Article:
The TUV stubbornly refuses to die. Despite their poor showing in the Westminster election they refused to go away and despite only getting Jim Allister elected to the assembly they are still there.
The single biggest reason for their continued survival is of course Jim Allister himself. His opponents hoped he would be an irrelevant lone voice in the wilderness. He has indeed proved to be pretty much a lone voice of opposition.
Alliance followed its leader David Ford to become an executive party: The truffles of power being enough to bring all the Alliance snouts to the trough apart from Naomi Long stuck at Westminster, able only to sniff the much larger power truffles there, without any hope of her snout reaching that ultimate trough. Allister does have two “colleagues” in opposition but David McClarty seems to have largely vanished from the radar following his success in East Londonderry and subsequent refusal to be wooed back into the UUP fold. Steven Agnew has made a few contributions but has been less obviously active in Stormont than when he was campaigning.
Jim Allister has had the huge advantage of having been in the European Parliament for one term and as such was a well practised and notably effective parliamentarian prior to his Stormont election. He has used that experience along with his forensic lawyer’s approach to great effect. His lists of questions both written and oral have unearthed a number of issues the main parties especially the DUP and Sinn Fein would rather have left either hidden or minimally discussed: these have included the issue of special advisers and more recently the possibility of Patten-esque changes to the prison service. The attempts to ensure that Jim’s questions are not answered verbally but in writing has not stopped their efficacy. The extremely cack-handed attempts by Willie Hay to silence him has had no effect on Allister’s efficiency as an opposition spokesperson and has even raised some private disapproval from within the DUP as well of course as gravely undermining Hay’s credibility.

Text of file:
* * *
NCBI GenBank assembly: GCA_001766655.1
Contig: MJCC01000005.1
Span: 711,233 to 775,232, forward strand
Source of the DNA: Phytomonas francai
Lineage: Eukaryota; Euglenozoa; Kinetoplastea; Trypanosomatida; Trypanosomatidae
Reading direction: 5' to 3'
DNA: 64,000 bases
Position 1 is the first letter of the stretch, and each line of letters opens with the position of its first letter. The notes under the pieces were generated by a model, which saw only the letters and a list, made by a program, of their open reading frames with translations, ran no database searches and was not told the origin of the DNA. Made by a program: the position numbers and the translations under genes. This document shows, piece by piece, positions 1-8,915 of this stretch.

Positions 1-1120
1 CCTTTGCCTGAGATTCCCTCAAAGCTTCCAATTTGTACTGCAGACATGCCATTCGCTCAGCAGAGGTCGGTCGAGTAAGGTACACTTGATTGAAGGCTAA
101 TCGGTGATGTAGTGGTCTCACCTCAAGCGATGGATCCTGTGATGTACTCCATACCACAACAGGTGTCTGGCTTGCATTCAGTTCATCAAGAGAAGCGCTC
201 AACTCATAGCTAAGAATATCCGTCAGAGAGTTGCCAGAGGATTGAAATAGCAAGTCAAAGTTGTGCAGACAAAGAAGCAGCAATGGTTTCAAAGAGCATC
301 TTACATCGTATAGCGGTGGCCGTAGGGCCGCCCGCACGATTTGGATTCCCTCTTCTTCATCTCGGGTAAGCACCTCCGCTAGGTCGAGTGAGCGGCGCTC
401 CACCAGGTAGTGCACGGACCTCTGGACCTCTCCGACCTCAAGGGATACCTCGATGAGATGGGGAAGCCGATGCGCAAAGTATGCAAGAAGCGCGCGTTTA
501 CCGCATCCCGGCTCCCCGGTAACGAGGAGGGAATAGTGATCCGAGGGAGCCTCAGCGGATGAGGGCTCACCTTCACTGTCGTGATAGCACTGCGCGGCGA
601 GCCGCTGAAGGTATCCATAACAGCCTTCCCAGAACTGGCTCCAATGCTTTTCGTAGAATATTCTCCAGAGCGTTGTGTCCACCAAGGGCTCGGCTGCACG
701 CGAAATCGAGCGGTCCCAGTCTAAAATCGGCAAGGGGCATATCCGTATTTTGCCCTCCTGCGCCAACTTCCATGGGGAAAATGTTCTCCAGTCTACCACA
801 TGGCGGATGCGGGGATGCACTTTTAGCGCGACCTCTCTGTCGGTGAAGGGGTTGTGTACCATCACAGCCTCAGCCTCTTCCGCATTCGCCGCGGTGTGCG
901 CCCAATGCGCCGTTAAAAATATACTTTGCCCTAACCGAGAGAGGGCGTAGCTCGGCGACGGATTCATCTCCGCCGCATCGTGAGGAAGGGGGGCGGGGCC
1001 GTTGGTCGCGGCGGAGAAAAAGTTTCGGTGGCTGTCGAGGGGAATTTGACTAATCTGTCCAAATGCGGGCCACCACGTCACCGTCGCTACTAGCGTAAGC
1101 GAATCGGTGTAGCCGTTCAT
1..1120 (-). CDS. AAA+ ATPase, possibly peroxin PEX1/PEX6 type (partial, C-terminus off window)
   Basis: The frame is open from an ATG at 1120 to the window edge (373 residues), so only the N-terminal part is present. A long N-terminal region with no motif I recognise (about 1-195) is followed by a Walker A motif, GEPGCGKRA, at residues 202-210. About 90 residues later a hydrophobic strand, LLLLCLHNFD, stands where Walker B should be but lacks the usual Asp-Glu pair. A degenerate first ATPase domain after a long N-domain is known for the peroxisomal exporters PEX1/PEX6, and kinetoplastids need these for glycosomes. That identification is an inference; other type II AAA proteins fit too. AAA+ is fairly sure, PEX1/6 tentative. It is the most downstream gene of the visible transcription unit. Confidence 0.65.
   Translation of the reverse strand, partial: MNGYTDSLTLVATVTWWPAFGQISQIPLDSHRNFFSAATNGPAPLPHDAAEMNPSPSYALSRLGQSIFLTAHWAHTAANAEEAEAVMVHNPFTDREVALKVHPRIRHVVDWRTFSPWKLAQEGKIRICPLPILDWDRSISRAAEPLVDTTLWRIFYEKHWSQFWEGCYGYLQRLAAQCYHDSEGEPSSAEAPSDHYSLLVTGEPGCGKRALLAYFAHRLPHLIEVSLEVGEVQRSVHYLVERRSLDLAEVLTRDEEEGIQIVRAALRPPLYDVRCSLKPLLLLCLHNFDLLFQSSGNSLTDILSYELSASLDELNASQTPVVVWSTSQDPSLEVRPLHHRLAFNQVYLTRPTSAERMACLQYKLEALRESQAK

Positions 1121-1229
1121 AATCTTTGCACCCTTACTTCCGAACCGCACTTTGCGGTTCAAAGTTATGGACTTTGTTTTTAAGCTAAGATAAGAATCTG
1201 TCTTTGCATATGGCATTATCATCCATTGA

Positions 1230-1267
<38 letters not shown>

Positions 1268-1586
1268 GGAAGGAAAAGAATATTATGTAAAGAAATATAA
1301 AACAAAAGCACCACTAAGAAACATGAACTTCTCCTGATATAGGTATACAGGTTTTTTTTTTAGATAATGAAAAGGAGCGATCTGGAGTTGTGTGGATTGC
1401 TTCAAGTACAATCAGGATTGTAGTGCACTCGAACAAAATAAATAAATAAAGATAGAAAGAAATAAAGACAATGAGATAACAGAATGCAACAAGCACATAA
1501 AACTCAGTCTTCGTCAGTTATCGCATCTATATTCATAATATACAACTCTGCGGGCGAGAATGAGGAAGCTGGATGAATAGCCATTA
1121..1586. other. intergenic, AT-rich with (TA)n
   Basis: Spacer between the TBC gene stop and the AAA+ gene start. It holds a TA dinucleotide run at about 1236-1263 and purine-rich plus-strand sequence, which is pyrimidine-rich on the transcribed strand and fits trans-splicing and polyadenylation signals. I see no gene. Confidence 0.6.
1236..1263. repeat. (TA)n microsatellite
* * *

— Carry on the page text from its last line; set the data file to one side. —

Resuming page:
Jim Allister is undoubtedly the single person most responsible for the TUV’s survival and the main reason why should there be an election in the near future it is almost certain that the TUV would retain their one seat and might well gain another one. However, it is not merely Jim’s competence as a spokesperson which has helped ensure that a dissident unionist view has survived. The fact remains that there is a significant part of the unionist electorate who either reject or at least have grave misgivings about the current agreement.
There are no doubt some unionists who reject the agreement for straightforwardly bigoted reasons: there are no doubt some who simply cannot stomach the idea of power sharing with nationalists who are committed to an end to the union. This view, however, seems to be a small minority one: it does not explain the level of support or the resilience of the TUV; it certainly does not explain the European election result of two years ago. A variant of that view is probably the one which simply picks the hardest line unionist position and votes for it.